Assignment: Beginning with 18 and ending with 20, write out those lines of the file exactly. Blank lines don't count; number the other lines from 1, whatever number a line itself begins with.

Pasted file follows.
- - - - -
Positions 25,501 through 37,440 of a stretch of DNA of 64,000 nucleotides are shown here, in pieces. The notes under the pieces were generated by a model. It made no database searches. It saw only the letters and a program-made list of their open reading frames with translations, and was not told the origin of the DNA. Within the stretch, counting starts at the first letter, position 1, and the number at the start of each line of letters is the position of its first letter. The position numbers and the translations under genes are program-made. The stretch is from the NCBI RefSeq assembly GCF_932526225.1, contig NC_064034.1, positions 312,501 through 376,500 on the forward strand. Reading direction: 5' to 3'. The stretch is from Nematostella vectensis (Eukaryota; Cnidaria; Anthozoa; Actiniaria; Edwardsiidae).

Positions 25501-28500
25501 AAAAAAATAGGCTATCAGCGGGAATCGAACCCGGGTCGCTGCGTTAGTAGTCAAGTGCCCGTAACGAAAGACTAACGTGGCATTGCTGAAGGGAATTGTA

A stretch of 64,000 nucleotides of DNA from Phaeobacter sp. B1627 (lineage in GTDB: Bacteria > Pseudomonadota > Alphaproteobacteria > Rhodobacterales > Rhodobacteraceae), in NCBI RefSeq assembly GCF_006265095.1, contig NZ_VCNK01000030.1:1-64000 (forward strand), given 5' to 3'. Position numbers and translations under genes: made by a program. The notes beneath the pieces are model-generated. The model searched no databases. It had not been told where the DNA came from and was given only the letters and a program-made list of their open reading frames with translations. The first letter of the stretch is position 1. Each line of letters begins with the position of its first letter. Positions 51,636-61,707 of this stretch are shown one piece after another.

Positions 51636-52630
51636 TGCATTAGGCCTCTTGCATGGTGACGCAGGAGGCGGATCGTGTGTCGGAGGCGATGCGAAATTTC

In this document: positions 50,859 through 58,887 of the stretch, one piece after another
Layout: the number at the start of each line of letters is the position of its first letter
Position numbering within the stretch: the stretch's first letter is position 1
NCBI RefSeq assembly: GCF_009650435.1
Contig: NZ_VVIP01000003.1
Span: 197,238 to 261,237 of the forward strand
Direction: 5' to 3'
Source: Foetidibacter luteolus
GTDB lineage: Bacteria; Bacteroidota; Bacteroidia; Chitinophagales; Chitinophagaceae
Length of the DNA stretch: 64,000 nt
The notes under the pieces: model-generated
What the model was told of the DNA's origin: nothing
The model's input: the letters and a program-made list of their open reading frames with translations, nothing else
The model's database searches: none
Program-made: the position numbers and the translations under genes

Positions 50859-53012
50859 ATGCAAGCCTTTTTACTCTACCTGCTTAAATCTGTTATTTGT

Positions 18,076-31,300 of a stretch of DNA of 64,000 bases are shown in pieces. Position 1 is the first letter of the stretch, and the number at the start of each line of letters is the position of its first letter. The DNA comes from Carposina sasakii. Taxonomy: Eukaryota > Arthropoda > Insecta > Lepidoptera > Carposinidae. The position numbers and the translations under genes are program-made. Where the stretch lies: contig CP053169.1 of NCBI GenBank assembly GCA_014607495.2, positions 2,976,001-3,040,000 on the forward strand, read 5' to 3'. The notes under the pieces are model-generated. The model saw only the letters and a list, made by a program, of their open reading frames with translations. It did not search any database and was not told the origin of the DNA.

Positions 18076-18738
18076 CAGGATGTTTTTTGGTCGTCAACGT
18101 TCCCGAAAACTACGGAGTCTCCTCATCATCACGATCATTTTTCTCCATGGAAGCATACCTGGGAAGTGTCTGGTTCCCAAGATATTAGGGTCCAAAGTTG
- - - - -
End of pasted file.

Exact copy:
What the model was told of the DNA's origin: nothing
The model's input: the letters and a program-made list of their open reading frames with translations, nothing else
The model's database searches: none